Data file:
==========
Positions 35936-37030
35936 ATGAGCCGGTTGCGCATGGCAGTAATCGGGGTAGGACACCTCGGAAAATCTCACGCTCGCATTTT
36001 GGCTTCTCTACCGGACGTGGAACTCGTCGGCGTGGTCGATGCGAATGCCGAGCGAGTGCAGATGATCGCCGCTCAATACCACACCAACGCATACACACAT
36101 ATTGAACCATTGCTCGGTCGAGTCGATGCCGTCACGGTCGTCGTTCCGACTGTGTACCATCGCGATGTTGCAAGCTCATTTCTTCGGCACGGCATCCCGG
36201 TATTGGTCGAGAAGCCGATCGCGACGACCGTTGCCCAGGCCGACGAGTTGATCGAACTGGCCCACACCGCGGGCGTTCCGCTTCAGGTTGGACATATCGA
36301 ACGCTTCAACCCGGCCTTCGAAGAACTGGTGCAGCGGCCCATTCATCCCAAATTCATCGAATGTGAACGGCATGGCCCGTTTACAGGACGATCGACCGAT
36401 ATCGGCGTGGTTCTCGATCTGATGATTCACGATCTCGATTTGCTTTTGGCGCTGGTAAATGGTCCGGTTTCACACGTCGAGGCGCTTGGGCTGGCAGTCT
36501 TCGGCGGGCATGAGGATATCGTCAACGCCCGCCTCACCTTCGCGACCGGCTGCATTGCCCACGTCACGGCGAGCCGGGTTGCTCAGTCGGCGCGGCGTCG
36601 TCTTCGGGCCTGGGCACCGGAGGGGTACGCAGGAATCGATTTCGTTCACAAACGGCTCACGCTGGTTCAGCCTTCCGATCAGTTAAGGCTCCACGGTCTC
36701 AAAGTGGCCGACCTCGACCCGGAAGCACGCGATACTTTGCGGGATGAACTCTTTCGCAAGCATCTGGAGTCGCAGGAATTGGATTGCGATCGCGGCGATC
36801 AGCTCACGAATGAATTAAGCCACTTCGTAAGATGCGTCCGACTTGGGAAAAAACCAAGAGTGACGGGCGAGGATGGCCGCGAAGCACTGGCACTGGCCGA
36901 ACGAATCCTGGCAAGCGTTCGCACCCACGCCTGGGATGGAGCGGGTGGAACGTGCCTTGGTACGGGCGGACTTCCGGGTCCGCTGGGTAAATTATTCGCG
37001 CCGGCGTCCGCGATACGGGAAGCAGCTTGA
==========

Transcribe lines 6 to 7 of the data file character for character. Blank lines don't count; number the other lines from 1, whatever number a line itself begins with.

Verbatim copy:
36301 ACGCTTCAACCCGGCCTTCGAAGAACTGGTGCAGCGGCCCATTCATCCCAAATTCATCGAATGTGAACGGCATGGCCCGTTTACAGGACGATCGACCGAT
36401 ATCGGCGTGGTTCTCGATCTGATGATTCACGATCTCGATTTGCTTTTGGCGCTGGTAAATGGTCCGGTTTCACACGTCGAGGCGCTTGGGCTGGCAGTCT